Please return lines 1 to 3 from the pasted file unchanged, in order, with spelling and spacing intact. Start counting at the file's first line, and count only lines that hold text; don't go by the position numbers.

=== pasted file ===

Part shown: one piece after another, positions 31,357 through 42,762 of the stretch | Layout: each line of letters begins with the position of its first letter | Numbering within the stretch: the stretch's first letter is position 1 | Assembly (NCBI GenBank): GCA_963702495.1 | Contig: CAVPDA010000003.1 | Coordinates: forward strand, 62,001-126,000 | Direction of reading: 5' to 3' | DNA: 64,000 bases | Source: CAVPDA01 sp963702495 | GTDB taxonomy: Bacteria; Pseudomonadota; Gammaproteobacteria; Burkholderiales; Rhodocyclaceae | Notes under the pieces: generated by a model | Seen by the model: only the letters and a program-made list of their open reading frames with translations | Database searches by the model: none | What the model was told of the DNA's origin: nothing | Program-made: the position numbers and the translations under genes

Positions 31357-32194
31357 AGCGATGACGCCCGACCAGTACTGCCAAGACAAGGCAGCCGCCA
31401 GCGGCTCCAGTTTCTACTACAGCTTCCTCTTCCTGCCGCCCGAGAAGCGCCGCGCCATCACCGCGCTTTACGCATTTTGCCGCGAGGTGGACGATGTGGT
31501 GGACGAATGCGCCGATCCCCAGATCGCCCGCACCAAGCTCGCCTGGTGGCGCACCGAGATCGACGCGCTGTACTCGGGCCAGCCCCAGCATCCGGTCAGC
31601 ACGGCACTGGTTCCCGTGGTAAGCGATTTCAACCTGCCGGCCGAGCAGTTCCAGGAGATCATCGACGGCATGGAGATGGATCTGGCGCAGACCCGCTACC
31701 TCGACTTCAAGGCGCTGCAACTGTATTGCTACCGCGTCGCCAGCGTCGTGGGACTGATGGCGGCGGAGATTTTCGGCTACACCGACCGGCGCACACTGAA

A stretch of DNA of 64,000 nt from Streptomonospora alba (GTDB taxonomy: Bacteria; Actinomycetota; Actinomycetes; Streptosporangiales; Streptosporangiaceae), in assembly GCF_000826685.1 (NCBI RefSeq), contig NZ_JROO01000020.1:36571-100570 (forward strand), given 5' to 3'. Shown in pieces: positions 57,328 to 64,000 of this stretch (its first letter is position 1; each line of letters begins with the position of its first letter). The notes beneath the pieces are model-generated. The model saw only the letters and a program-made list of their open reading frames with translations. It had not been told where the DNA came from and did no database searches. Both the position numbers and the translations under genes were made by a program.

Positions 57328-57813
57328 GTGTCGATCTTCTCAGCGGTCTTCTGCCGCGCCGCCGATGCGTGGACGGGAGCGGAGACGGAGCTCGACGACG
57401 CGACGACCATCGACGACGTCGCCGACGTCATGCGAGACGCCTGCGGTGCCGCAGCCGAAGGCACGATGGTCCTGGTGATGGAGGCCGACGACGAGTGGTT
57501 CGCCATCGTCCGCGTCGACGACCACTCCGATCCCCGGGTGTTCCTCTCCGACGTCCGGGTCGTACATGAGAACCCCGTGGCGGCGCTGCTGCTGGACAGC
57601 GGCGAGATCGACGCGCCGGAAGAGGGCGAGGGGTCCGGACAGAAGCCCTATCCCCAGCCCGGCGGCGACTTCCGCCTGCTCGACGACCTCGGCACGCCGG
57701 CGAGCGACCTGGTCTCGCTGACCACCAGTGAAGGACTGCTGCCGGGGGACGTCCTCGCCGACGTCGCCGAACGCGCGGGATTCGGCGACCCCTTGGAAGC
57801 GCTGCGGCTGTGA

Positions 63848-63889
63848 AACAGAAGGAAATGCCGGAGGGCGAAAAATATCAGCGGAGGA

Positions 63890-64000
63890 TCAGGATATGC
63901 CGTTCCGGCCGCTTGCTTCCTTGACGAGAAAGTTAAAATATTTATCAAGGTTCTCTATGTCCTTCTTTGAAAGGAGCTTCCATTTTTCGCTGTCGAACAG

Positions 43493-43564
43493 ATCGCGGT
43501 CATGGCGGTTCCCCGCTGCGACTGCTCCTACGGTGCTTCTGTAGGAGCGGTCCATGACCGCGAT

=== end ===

Part shown: one piece after another, positions 31,357 through 42,762 of the stretch | Layout: each line of letters begins with the position of its first letter | Numbering within the stretch: the stretch's first letter is position 1 | Assembly (NCBI GenBank): GCA_963702495.1 | Contig: CAVPDA010000003.1 | Coordinates: forward strand, 62,001-126,000 | Direction of reading: 5' to 3' | DNA: 64,000 bases | Source: CAVPDA01 sp963702495 | GTDB taxonomy: Bacteria; Pseudomonadota; Gammaproteobacteria; Burkholderiales; Rhodocyclaceae | Notes under the pieces: generated by a model | Seen by the model: only the letters and a program-made list of their open reading frames with translations | Database searches by the model: none | What the model was told of the DNA's origin: nothing | Program-made: the position numbers and the translations under genes

Positions 31357-32194
31357 AGCGATGACGCCCGACCAGTACTGCCAAGACAAGGCAGCCGCCA